The Chinese would be coming to Busan with a bunch of young athletes who would be exposed to the rigours of international competition. This experience should help them in their campaigns at the 2004 Olympics to come off in Athens and the 2008 Games to be staged on their home turf, in Beijing. Already, at least more than one attempt has been publicly made by the top-ranking Chinese officials to lessen the expectations of the fans back home with matter-of-fact statements that the Chinese campaign at Busan could possibly run into rough weather against the home advantage sure to be enjoyed by the South Koreans.

However, for all that had been said and written in recent times, the 900-odd Chinese contingent could still be the focus of attention as it attempts to prove itself as the dominant nation in Asian sport for a sixth time running. The South Koreans, too, have had no hesitation in acknowledging the Chinese supremacy pegging their estimation to 83 golds which, though would mark an improvement over the 65 golds that they picked up in Bangkok, could still help them finish only second behind China.

The emphasis of the South Koreans besides running close to China would be once again to stamp their class over the Japanese, who had ruled the roost between 1951 and 1978 as the super power of Asian sport. The Japanese would consider themselves lucky if their dream of gaining as many as 70 golds meets with success in Busan. With the three top spots thus almost decided even before the Games are on, one question which springs up is where would India figure in the final medals tally.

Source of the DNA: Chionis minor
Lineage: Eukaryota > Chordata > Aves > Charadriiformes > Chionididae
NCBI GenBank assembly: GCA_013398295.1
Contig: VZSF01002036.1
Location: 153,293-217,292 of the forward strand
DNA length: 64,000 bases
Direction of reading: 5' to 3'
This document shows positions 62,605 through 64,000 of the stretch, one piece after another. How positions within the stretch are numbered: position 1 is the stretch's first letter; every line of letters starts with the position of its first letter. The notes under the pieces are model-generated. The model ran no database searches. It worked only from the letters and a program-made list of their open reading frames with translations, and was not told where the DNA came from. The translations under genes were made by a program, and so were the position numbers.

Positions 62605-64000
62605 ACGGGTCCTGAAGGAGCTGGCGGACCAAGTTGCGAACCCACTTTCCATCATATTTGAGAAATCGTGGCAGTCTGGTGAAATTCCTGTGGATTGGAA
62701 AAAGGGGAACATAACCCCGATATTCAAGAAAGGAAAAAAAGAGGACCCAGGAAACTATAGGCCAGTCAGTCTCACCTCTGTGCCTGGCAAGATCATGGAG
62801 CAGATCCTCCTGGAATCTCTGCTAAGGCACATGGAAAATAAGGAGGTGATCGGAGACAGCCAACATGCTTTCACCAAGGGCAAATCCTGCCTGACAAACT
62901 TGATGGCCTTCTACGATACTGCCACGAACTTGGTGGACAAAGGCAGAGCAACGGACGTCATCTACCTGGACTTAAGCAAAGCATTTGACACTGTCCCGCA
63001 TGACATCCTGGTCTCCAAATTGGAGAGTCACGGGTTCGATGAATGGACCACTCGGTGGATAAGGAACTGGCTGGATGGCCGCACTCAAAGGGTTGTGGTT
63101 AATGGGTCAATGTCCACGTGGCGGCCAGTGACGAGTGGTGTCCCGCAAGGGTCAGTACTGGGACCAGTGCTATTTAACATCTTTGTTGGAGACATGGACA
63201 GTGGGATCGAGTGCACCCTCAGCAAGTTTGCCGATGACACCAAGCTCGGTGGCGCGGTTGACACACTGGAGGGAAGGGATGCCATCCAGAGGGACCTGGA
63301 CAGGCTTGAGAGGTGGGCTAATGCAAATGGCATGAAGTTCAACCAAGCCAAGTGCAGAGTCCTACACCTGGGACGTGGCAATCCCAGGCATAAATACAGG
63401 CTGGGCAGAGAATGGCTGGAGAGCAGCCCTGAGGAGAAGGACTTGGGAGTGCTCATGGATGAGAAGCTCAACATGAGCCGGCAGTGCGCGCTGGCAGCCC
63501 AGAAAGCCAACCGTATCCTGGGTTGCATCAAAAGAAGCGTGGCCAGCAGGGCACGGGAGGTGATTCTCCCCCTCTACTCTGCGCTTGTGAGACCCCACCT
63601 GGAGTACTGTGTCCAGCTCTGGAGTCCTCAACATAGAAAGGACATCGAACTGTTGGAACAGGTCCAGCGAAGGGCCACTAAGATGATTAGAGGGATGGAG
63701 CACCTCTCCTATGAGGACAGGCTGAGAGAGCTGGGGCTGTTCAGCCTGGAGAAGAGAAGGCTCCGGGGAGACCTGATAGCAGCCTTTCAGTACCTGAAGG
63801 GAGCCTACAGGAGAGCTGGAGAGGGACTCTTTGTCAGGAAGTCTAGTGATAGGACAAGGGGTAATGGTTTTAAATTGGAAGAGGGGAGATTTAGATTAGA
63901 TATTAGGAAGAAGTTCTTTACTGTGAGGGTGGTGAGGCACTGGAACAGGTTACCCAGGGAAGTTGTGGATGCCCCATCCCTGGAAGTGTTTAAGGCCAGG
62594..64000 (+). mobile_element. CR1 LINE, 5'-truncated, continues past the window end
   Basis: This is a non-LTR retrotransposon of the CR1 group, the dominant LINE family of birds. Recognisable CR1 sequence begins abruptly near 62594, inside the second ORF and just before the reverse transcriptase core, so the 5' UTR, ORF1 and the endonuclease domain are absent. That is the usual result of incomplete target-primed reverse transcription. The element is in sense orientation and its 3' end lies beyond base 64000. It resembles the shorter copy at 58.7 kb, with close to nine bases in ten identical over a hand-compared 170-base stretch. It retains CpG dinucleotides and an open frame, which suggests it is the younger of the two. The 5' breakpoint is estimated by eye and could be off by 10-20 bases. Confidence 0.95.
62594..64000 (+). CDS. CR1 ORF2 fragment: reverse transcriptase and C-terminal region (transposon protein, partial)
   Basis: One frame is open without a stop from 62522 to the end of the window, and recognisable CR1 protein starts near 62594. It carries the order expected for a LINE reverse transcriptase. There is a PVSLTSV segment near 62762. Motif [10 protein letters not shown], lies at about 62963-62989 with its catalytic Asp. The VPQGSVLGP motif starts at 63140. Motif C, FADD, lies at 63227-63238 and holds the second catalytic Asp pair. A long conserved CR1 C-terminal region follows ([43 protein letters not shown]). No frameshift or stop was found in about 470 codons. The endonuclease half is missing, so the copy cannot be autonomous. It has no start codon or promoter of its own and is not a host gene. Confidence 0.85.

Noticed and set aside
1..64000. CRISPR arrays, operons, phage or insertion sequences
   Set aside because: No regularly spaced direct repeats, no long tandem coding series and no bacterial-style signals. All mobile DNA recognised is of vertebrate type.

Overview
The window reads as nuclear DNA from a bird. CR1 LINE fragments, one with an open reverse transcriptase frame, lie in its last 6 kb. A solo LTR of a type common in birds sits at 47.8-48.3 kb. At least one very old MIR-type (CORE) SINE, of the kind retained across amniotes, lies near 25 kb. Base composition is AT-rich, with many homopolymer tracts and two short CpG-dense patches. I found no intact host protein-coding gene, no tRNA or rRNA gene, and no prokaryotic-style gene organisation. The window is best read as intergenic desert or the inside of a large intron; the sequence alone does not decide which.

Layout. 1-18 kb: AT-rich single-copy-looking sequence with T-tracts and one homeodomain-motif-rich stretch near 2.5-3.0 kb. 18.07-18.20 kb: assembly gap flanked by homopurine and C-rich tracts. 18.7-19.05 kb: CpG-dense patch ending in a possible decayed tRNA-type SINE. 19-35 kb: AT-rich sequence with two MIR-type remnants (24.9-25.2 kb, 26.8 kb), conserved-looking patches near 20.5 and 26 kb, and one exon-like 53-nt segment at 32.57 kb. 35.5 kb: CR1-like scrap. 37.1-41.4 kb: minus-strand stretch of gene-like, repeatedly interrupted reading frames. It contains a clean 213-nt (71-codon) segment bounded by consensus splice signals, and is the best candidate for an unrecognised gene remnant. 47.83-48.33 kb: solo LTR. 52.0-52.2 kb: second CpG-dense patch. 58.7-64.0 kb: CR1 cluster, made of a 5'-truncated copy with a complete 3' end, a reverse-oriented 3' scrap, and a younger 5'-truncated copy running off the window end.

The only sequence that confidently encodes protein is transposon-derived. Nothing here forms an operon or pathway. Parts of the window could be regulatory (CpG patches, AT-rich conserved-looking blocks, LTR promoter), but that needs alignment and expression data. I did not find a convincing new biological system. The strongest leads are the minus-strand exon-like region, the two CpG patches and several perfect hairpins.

True, the Indians had an euphoric return from the Commonwealth Games in Manchester after picking up their richest haul from any multi-event discipline. But to expect them to replicate the same performance in Busan would be nothing more than a foolhardy exercise. In Bangkok, the Indians were placed ninth with a tally of seven golds, 11 silvers and 17 bronzes and it would be an added bonus if they are able to finish at least a notch ahead in Busan with a slight improvement in their overall collection. The crumbs of comfort for India are likely to come from athletics, shooting, women's weightlifting, billiards, boxing, tennis and kabaddi though the icing on the cake would certainly be a second straight gold in hockey.

Indeed, hopes are those which keep the dreams alive. Over to Busan then for some lively and spellbinding action.